When trans man Claro Cosco and ally Michelle Pettis started the Trans Film Night in Spring 2008, they never thought it would grow into what it has: a 100-person event where trans identities are celebrated on screen and with community.
“It was a way to team the inclusion we were trying to build out of the policy and put that into action. It is the social element beyond the paper element,” says Pettis.
“We got bored of all the paperwork and the bureaucracy stuff, and we were dreaming of fun things that we could do to get people involved in the centre, make it exciting and do stuff, and we were like, “Oh, we should show movies.” And we just started showing movies, and it organically became this thing really quickly. It was super exciting to see it turn into this film night event that was happening,” said Cosco.
Starting out as a weekly session with a small group of friends, where the duo showed every trans film they could think of, the night has turned into a much-anticipated monthly event. A constant question asked since it’s beginning is, “When is the next one?”
Eventually, with both Cosco and Pettis in school, showing a film once a month became more sustainable. (During the summer, the film night is bimonthly.)
“The social element is political too. To be able to create a space where trans folk and allies come together, that’s a political movement in itself,” said Pettis.
The duo aim to challenge representations of trans people in dominant media as well as provide a place where trans people can see themselves in film in a positive light.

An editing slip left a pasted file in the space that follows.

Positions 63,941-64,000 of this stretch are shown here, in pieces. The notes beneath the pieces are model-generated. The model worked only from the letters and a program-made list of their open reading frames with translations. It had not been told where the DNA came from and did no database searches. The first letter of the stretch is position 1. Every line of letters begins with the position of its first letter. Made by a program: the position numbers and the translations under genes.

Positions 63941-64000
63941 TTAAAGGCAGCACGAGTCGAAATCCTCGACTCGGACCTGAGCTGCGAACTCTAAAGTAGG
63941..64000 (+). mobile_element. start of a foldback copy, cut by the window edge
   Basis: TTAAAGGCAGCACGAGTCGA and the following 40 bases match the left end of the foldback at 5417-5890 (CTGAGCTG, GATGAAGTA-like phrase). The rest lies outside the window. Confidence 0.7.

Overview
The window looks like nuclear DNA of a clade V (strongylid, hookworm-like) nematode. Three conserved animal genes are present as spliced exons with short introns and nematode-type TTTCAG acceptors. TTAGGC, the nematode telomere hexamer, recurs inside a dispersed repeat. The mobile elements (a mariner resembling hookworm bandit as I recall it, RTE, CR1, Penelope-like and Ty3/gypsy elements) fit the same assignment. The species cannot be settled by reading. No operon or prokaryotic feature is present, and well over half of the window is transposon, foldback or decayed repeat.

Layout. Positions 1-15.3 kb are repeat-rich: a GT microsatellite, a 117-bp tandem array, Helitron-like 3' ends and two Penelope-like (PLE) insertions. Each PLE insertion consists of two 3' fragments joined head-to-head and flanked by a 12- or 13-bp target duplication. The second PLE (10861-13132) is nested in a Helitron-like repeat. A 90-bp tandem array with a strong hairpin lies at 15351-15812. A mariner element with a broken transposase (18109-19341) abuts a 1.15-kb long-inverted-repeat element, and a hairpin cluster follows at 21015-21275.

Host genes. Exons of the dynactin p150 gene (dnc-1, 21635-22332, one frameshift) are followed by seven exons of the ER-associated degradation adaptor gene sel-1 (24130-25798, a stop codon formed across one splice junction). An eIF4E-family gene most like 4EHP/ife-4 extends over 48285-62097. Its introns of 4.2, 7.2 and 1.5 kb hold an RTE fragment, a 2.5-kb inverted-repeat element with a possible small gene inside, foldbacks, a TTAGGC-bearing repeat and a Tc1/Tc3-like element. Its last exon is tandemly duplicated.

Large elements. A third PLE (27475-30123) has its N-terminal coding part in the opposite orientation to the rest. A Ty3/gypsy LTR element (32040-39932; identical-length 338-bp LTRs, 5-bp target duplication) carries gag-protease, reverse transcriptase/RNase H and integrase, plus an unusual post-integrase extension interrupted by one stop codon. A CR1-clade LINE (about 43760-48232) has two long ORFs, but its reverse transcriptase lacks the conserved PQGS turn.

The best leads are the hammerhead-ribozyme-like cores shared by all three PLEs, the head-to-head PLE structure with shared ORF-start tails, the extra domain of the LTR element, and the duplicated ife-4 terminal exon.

Folks are making a habit of attending, including Stefoknee Wolscht and Savanaugh Garmon.
“It is very emotional to watch on the big screen another person experiencing the same fear, hurt, shame, joy and satisfaction for identifying as trans as I have witnessed firsthand. There is an even greater joy in seeing the response of those that do not identify as trans, as they begin to relate to how I feel,” says Wolscht.
What I like about the Trans Film Night is that these are films that are made either with participation of trans people, or express the point of view of a trans person or have trans people as characters. So that in one way or another the viewer gets to explore trans identity,” says Garmon.
At the end of the day, the film night is about celebrating trans identities.
“So often trans stuff is couched in terms of medicalization or like really draining activism where you’re fighting against something really big and there’s not a lot of room for celebration and what that looks like. That’ll burn you out. This is more like a recharging of space. Celebratory is how I see it,” said Cosco.
The next film night will be April 8. Kinky Boots, a British comedy, will be shown at the Centre for Women and Trans People U of T, 563 Spadina Ave, Room 100 (north of College, east side of Spadina), 416-978-8201, womenscentre.sa.utoronto.ca. Look out for a Pride Trans Film Night event in June.